Workplace conflict affects more than just employee morale; it also diminishes productivity and job satisfaction. We’ll take a look at the infographic below the cut and discover how professionals can deal with workplace conflict effectively before it turns the office into a battlefield.
Nearly every organization has a mysterious person who lurks behind a closed office door, can be spotted on the floor checking on employees, or giving out helpful information at staff meetings. No we are not talking about some caped crusader who swoops in to save the day. We’re talking about the Human Resource representative at your workplace and finding out what this person can do (and cannot do) for you as an employee.
There’s at least one in every workplace. The “nice” employee who always treats everyone with respect and kindness. Yet, this is often the person who also gets no respect from co-workers nor does he or she get any true career satisfaction. In fact, so-called nice employees are often those who get walked on by other less nice employees and management. If you’ve found yourself in this position, then it’s time for a new attitude and the respect you deserve.
Imagine the entire professional hierarchy restructured into something more democratic. No boss to report to, no corporate ladder to climb, no one to beat for a promotion and no one left in the dark about overall goals and far-reaching vision. Will it breed innovation or lead to a Lord of the Flies style meltdown?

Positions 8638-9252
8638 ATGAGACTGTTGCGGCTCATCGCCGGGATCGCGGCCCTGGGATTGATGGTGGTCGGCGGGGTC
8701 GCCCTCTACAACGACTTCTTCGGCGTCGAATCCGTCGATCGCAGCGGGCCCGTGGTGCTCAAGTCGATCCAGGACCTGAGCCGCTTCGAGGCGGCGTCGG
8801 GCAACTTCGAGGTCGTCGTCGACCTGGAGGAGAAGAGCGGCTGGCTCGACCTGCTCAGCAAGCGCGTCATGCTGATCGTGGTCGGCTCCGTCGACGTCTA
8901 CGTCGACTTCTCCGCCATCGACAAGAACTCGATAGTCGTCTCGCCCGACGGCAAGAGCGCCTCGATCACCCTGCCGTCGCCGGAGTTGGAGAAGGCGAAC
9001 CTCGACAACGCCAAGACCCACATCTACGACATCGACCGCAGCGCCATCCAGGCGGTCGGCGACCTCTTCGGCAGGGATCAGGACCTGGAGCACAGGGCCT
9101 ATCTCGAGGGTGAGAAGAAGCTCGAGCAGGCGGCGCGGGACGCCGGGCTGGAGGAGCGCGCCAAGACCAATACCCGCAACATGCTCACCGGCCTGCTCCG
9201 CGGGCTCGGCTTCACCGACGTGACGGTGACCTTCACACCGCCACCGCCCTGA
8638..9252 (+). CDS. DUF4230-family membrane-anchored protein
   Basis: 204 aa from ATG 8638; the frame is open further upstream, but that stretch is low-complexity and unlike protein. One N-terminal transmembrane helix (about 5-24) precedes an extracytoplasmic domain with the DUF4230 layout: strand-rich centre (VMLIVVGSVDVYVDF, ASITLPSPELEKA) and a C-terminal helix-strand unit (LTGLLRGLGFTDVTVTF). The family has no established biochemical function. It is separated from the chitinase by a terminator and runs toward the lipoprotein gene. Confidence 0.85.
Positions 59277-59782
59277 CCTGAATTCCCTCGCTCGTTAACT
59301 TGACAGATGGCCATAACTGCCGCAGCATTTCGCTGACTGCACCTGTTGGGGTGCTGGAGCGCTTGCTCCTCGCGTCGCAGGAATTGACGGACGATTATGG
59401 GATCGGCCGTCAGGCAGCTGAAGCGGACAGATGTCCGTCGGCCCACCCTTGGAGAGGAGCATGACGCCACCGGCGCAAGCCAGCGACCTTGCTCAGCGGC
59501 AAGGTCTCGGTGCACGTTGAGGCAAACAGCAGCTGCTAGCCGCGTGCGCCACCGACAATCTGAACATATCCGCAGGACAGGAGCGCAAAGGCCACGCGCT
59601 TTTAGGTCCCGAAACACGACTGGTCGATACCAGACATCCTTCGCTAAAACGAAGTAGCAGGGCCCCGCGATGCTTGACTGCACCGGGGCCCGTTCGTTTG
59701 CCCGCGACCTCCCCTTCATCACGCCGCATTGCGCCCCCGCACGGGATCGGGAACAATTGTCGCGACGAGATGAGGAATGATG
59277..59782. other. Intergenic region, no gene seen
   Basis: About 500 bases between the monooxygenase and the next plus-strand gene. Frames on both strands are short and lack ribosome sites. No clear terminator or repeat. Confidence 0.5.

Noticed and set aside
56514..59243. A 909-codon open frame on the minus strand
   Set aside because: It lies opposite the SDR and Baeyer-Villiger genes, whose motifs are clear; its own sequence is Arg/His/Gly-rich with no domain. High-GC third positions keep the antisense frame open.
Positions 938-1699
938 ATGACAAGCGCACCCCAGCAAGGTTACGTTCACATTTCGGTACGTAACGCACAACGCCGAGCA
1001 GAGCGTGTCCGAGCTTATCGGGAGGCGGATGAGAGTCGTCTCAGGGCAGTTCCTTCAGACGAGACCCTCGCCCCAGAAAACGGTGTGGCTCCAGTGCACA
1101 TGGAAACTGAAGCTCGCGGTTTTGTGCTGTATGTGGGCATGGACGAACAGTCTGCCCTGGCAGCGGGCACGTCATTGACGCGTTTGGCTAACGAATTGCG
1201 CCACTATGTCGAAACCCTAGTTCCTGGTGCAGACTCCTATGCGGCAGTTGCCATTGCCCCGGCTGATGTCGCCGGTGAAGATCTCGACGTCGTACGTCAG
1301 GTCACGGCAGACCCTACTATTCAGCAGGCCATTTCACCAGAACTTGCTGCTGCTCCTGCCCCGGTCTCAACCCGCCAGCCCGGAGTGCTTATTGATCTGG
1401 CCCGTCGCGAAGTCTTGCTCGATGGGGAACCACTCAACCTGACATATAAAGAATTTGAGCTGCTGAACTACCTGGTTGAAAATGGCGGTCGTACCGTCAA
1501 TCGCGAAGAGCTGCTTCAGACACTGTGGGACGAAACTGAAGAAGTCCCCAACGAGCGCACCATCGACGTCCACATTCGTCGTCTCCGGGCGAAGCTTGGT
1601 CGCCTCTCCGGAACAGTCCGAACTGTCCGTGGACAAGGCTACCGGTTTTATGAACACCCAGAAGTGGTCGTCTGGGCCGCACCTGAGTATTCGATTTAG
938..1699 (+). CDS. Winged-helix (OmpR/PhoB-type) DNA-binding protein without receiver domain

Buried in our HR paperwork, most of us found (and promptly forgot about) a document outlining our rights regarding the use of our work-issued computer. In general, the bottom line is that we don't really have any: the computers the company issues are for work use. The question is, does that mean that the company -- or your colleagues -- should be able to go into your computer at any time?
If you were to measure career achievement by the number of retirement gifts received, New York Yankees pitcher Mariano Rivera would not only be the most accomplished closer of all time, he might also be the most accomplished professional in anything of all time.
Are you an awesome coworker or are you the kind who steals lunches and makes inappropriate comments? If you want to be the toast of the office, here are some simple tips for upping your game.
Workplace dynamics have become increasingly problematic thanks to social media making the lives of employees and employers easily accessible online. Can this intermingling of personal and professional be detrimental to the workplace hierarchy?